Significantly, you are not penalised for making withdrawals either. While withdrawals may impact the amount you earn overall in the four years you hold the account (as you get interest on the highest amount achieved - not the total ever saved), it’s comforting to know your money is not locked away. However, you can only withdraw money from your Help to Save account into your designated current account. 

At the end of the four years, your Help to Save account will close. You cannot then reopen it or open another account either. You can also close your account at whatever point you choose before the four years. However, if you do that before the bonus payment dates in the second and fourth years, you will miss out on that payment. Plus, you will never be able to take advantage of a Help to Save account.

So who can take advantage of a Help to Save account? Anyone receiving or entitled to Working Tax Credit and receiving Child Tax Credit can open a Help to Save account. Or, if you are claiming Universal Credit and you (along with a partner in your household) earned over £617.73 in any one monthly assessment period, you can open a Help to Save. That money needs to have been earned from paid work.

You will also need to be living in the UK. There are slight caveats to that, though:

  • You can apply for an account as a Crown servant - or you are the spouse of a Crown servant. 
  • You can apply for an account if you are serving as part of the British armed forces. Again, the spouse of serving military personnel can also apply.

If you are receiving benefits, you need to know how the Help to Save account can affect what and how much you receive from the Government. For example, if your Help to Save account pushes your household savings over £6,000, this could affect how much Universal Credit you receive. Given that the maximum bonus you can receive over the four years is £1,200, you may at some point see your Universal Credit reduced if you have savings elsewhere. However, should the amount be under £6,000, your Universal Credit payment will not be affected. The same is the case with Housing Benefit. However, Working Tax Credit is not affected by any savings or bonuses earned through Help to Save.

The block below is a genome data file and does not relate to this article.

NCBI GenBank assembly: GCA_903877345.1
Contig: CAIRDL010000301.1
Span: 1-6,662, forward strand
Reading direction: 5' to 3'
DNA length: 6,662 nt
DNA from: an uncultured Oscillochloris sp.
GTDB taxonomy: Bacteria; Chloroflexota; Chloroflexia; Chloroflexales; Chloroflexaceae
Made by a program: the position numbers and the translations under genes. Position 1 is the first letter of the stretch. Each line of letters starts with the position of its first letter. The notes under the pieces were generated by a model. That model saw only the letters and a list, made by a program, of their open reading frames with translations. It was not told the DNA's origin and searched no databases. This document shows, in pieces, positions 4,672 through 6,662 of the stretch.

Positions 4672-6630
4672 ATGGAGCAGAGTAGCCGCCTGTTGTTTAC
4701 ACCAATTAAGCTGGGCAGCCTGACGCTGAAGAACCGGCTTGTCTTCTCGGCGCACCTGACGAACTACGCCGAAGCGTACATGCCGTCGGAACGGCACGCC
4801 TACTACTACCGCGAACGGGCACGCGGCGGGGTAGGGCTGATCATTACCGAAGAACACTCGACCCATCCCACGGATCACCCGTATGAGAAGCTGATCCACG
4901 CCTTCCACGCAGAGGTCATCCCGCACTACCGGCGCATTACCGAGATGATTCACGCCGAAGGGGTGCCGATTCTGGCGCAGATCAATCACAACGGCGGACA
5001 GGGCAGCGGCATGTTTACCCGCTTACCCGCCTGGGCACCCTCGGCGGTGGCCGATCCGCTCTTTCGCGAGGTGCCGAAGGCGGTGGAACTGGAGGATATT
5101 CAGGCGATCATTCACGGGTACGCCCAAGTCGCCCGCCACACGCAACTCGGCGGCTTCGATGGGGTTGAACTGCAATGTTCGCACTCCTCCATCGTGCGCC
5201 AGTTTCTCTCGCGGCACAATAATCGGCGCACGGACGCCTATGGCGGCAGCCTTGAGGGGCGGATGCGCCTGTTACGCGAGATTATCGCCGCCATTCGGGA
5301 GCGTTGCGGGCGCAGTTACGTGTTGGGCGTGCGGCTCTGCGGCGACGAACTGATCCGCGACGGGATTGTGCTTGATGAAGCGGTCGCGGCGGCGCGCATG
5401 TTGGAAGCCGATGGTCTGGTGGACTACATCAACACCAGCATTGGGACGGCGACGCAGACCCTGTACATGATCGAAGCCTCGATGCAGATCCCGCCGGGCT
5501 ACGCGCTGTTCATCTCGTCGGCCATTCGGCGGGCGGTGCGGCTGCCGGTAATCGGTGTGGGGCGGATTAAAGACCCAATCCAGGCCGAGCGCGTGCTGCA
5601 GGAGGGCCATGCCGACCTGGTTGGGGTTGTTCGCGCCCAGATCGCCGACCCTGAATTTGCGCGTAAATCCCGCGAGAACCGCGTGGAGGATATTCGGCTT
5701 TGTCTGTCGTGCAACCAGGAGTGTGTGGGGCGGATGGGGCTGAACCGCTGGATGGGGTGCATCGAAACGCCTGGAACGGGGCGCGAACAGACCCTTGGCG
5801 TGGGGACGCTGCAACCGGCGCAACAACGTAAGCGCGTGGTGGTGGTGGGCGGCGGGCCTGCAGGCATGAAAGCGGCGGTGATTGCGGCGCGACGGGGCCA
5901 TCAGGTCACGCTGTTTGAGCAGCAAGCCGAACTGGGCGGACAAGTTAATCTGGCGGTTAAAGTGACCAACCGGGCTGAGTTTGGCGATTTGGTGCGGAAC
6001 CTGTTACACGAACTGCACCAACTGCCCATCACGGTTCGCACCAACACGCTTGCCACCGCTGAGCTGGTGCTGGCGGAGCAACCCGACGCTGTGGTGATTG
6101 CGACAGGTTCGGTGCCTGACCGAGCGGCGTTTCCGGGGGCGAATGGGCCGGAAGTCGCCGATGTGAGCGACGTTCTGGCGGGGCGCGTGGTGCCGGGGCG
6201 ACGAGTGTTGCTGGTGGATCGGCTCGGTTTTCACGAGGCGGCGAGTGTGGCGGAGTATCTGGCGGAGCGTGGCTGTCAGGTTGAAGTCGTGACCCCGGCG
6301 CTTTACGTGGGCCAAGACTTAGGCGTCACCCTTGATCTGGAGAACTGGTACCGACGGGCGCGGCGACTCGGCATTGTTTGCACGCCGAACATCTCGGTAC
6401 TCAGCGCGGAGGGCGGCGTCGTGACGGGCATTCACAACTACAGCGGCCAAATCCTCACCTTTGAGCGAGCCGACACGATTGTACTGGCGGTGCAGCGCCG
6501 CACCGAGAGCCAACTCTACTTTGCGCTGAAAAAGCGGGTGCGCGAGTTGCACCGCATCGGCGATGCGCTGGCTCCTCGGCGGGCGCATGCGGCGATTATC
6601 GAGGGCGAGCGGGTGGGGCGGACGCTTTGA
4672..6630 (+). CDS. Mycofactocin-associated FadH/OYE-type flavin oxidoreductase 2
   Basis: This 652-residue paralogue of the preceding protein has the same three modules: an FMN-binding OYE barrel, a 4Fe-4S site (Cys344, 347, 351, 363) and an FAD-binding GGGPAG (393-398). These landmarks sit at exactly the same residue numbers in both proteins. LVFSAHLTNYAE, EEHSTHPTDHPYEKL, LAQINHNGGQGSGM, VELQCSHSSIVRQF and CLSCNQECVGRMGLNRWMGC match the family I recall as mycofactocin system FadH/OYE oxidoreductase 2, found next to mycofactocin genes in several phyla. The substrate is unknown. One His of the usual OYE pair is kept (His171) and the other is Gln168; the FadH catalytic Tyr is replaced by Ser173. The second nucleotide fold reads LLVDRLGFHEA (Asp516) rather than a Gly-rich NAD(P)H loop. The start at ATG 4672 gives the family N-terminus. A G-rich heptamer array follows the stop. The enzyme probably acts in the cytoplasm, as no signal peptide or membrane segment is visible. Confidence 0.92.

How much can you save in Help to Save?

Given how attractive the Help to Save bonus payments are, it could be tempting to save as much into these accounts as possible. But, sadly, there are limits on how much can be put aside within one. Over the four years, you can pay in £2,400. However, as stated, the most you can ever pay into an account each month is £50. And, if you do not pay in the whole £50 one month, the remaining balance does not rollover. That means you can never make a reduced payment in one month and then top it up later. However, if you pay in the full £2,400 over the four years, you receive £1,200 in interest, which acts as a good motivator.

What are the alternatives to Help to Save?

The interest earned on these accounts is, without a doubt, desirable and a significant benefit. But what are the alternatives? Are there other possibilities that offer a better return or more favourable terms and conditions?

Help to Save alternative #1: Savings accounts

Many types of savings accounts could provide an alternative to your savings outside of the Help to Save scheme. The Government protects the majority of them up to the value of £85,000, too. However, if you have savings up to that amount in an account, you are likely not eligible for the Help to Save account in the first place.

Savings accounts do have their plus points in general. They are safe, and there is a broad range of products, meaning there should be at least one where you meet the criteria. Savings accounts can vary according to how much you can save, so they may be more suitable if you think you will want to save more than £2,400.

However, they will not pay anywhere near as much in interest as the Help to Save does. Over the four years, a Help to Save account holder can earn a 23% interest rate. The highest interest rate on savings accounts at the moment is barely above 3%.